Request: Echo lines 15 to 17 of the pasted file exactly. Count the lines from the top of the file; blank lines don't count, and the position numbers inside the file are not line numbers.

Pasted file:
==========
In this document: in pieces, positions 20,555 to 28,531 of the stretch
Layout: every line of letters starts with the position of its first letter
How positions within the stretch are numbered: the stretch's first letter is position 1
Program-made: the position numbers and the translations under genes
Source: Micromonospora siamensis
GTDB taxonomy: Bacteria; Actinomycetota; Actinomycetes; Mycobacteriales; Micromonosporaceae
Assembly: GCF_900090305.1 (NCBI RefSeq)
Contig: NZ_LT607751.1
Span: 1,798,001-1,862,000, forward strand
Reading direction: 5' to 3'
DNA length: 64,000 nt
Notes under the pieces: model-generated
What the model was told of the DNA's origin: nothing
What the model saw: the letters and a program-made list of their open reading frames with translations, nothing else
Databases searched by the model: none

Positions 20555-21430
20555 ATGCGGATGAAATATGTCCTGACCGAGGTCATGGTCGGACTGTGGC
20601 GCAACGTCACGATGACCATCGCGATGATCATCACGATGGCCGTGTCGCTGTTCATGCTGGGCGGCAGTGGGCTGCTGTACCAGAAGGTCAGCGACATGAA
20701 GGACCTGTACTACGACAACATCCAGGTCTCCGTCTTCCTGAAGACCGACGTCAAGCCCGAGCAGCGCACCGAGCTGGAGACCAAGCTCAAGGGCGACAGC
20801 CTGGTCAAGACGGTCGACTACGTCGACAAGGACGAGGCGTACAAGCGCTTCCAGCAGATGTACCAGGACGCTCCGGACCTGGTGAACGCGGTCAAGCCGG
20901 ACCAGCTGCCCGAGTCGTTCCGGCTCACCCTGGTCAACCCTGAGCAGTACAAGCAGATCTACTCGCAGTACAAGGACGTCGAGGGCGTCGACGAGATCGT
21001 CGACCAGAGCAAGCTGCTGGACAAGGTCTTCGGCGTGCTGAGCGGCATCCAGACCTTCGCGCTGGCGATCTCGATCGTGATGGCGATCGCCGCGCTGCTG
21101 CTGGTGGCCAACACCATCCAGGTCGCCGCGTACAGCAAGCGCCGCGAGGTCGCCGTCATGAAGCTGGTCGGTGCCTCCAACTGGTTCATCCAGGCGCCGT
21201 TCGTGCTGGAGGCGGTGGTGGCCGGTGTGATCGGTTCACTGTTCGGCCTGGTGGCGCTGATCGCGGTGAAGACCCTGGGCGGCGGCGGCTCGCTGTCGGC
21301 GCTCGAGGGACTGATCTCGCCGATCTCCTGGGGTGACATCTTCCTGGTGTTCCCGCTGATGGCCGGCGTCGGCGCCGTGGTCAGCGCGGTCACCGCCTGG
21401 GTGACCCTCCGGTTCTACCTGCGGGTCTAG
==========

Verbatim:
Databases searched by the model: none

Positions 20555-21430
20555 ATGCGGATGAAATATGTCCTGACCGAGGTCATGGTCGGACTGTGGC